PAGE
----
9. Horowitz RS, Dart RC, Gomez HF "Clinical ergotism with lingual ischemia induced by clarithromycin-ergotamine interaction." Arch Intern Med 156 (1996): 456-8
  10. Francis H, Tyndall A, Webb J "Severe vascular spasm due to erythromycin-ergotamine interaction." Clin Rheumatol 3 (1984): 243-6
  11. Bird PA, Sturgess AD "Clinical ergotism with severe bilateral upper limb ischaemia precipitated by an erythromycin - ergotamine drug interaction." Aust N Z J Med 30 (2000): 635-6
  12. Eadie MJ "Clinically significant drug interactions with agents specific for migraine attacks." Cns Drugs 15 (2001): 105-18
  13. Hayton AC "Precipitation of acute ergotism by triacetyloleandomycin." N Z Med J 69 (1969): 42
  14. "Product Information. Migranal (dihydroergotamine nasal)." Novartis Pharmaceuticals, East Hanover, NJ.
  15. Matthews NT, Havill JH "Ergotism with therapeutic doses of ergotamine tartrate." N Z Med J 89 (1979): 476-7
  16. Leroy F, Asseman P, Pruvost P, Adnet P, Lacroix D, Thery C "Dihydroergotamine-erythromycin-induced ergotism." Ann Intern Med 109 (1988): 249
  17. Ausband SC, Goodman PE "An unusual case of clarithromycin associated ergotism." J Emerg Med 4 (2001): 411-3
  18. Liaudet L, Buclin T, Jaccard C, Eckert P "Severe ergotism associated with interaction between ritonavir and ergotamine." Br Med J 318 (1999): 771
  19. "Product Information. ORAVIG (miconazole)." Strativa Pharmaceuticals, a Division of Par Pharmaceuticals, Inc., Woodcliff Lake, NJ.
View all 19 references

Drug and food interactions

Moderate

ergotamine food

Applies to: ergotamine

Grapefruit juice may increase the blood levels of certain medications such as ergotamine. You may want to limit your consumption of grapefruit and grapefruit juice during treatment with ergotamine. However, if you have been regularly consuming grapefruit or grapefruit juice with the medication, then it is advisable for you to talk with your doctor before changing the amounts of these products in your diet, as this may alter the effects of your medication. Contact your doctor if your condition changes or you experience increased side effects. Orange juice is not expected to interact.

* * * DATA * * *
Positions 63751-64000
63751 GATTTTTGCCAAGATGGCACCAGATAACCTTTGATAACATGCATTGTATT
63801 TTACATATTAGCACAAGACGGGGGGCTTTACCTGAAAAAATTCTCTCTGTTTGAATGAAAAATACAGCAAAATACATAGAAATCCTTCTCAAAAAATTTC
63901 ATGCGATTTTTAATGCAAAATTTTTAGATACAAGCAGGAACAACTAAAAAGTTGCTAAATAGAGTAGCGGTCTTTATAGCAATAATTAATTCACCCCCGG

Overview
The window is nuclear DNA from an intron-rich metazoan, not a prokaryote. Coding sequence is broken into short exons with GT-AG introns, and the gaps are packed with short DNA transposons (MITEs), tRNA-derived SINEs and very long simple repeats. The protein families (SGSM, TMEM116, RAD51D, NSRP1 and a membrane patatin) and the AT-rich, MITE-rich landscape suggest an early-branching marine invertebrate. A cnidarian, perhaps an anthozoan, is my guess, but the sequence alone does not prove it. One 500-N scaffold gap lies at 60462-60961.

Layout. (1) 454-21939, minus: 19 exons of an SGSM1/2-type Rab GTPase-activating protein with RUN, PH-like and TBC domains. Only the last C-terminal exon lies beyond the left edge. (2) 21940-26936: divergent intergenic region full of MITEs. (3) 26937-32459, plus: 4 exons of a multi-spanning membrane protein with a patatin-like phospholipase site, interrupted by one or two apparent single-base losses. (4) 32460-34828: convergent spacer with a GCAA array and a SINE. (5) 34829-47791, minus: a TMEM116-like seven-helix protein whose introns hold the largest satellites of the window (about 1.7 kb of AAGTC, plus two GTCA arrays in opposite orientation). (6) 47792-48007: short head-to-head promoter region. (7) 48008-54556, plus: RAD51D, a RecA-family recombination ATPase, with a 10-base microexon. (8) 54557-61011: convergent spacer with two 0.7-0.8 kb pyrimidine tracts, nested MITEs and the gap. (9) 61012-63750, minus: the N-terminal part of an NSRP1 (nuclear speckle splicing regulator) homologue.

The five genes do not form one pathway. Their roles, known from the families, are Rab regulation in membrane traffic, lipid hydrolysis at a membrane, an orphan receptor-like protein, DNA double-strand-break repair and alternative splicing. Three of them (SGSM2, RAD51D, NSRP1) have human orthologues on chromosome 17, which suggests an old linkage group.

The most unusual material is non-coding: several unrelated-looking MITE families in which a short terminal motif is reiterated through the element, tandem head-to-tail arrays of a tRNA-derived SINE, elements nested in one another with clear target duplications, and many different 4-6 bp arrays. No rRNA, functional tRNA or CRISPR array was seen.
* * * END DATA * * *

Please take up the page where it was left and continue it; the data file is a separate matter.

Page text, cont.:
Switch to professional interaction data

Therapeutic duplication warnings

No warnings were found for your selected drugs.

Therapeutic duplication warnings are only returned when drugs within the same group exceed the recommended therapeutic duplication maximum.

Drug Interaction Classification

The classifications below are a guideline only. The relevance of a particular drug interaction to a specific patient is difficult to determine using this tool alone given the large number of variables that may apply.
Major Highly clinically significant. Avoid combinations; the risk of the interaction outweighs the benefit.
Moderate Moderately clinically significant. Usually avoid combinations; use it only under special circumstances.
Minor Minimally clinically significant. Minimize risk; assess risk and consider an alternative drug, take steps to circumvent the interaction risk and/or institute a monitoring plan.
Unknown No information available.

Do not stop taking any medications without consulting your healthcare provider.

Further information

Always consult your healthcare provider to ensure the information displayed on this page applies to your personal circumstances.